Mis-selling is not the only problem that has been associated with PPI. In the past, many people took out a single premium PPI, known as an SPPPI. The cost of this SPPPI was often added onto the cost of financial products as a lump sum payment. The majority of these SPPPI policies expired after five years yet the financial products associated with them often lasted longer than this. Hence, the SPPPI expired long before the interest on the policy had been paid off. Many people were also sold overpriced or low cover PPI.
It is possible that you were mis-sold PPI if you were not informed that taking out PPI was optional and/or were not told about the significant exclusions of the policy, for example, that you would be unable to claim on your policy if you were unable to pay your debts as a result of a pre-existing health condition. You may have been mis-sold PPI if your financial adviser did not inform you that the cost of PPI would be added onto the cost of your loan and you would therefore have to pay interest on it. If you took out short-term PPI and the adviser failed to inform you that your PPI coverage would expire before your loan term came to an end, you may also have been a victim. If you purchased PPI after 14 January 2005 and were persuaded to do so by your adviser or were not notified that PPI would be added to the cost of your loan or mortgage, you too may be able to reclaim PPI.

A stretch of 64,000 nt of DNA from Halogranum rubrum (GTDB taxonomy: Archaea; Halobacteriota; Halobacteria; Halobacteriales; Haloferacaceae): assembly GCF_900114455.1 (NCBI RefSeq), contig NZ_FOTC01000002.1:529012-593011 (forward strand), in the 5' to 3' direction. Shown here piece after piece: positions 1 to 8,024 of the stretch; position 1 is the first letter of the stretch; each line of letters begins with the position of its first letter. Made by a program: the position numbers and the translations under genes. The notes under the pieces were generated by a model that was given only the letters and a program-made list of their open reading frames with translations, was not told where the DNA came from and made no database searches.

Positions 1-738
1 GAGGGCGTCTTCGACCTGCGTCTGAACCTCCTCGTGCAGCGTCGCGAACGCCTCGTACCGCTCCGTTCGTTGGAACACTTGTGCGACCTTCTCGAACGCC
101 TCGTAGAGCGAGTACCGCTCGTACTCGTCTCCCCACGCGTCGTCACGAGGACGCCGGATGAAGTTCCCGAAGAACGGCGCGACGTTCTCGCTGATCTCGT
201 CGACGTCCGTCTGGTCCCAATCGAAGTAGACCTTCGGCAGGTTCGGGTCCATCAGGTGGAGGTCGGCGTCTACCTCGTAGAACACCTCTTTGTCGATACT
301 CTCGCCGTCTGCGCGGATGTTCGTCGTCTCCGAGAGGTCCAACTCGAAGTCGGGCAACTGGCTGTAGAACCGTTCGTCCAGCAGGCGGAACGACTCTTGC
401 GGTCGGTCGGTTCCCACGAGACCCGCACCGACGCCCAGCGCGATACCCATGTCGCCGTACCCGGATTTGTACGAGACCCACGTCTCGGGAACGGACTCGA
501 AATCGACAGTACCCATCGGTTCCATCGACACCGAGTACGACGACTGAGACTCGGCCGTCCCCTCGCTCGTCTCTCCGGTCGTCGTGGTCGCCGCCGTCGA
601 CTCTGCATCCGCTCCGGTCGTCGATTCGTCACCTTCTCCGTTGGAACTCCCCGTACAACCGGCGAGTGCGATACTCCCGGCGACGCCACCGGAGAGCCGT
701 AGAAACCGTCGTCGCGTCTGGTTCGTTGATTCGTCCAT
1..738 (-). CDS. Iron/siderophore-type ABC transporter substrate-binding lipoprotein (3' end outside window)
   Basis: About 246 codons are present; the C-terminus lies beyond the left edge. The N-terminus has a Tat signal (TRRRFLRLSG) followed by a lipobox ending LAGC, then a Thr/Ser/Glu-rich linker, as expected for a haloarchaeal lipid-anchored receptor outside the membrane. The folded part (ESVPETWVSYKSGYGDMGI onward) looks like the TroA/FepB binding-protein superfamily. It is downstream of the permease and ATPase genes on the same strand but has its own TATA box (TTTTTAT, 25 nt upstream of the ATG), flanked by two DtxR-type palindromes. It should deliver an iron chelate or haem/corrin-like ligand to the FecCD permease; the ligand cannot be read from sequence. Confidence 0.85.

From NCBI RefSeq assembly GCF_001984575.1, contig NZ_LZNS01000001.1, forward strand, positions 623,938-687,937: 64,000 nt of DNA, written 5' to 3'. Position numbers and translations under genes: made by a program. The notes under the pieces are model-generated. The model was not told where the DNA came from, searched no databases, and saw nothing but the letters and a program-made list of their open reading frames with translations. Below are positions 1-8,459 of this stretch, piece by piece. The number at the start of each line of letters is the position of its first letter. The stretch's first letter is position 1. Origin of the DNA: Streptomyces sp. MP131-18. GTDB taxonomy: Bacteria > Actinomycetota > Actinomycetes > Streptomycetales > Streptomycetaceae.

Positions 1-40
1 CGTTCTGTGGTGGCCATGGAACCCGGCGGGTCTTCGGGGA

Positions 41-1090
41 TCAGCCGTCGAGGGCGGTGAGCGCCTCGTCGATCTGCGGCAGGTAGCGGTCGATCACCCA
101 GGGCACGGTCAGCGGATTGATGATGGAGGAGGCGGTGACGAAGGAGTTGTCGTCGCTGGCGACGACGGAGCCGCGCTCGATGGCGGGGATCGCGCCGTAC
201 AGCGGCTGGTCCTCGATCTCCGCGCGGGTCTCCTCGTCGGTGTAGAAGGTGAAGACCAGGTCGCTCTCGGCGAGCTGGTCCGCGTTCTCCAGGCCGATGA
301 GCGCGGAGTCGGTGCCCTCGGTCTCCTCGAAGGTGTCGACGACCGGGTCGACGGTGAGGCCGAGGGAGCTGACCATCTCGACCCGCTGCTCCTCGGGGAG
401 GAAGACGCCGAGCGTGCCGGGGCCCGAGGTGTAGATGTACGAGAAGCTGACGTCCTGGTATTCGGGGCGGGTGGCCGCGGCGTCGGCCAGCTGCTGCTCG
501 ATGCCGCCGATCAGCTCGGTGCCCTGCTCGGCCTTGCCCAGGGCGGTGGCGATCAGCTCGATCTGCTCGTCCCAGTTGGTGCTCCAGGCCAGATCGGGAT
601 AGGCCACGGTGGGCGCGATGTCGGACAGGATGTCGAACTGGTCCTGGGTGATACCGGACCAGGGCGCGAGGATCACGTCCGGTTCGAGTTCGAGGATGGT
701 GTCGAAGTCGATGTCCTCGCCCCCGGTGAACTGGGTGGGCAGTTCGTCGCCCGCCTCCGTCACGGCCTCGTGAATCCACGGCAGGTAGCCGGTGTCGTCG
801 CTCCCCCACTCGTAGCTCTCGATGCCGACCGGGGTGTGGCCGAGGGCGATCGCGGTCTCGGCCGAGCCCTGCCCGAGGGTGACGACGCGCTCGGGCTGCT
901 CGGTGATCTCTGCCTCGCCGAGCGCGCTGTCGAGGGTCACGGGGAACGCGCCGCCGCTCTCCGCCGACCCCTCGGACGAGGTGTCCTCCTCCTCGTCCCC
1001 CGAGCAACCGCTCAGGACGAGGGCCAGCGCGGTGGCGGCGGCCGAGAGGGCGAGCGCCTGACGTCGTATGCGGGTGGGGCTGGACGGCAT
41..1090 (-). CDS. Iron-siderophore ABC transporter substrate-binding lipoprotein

For payment protection visit: http://www.connectedclaims.com/
Regardless of the way in which you were mis-sold PPI, you can reclaim PPI. If you are unsure of whether or not you took out PPI in the past, you should look through the paperwork that you received when you were granted your loan. If you are still unsure, you can contact your finance provider to ask them whether you took out PPI coverage. If you believe yourself to have been mis-sold PPI, you may wish to seek the advice of a PPI reclaim expert, such as Connected Claims.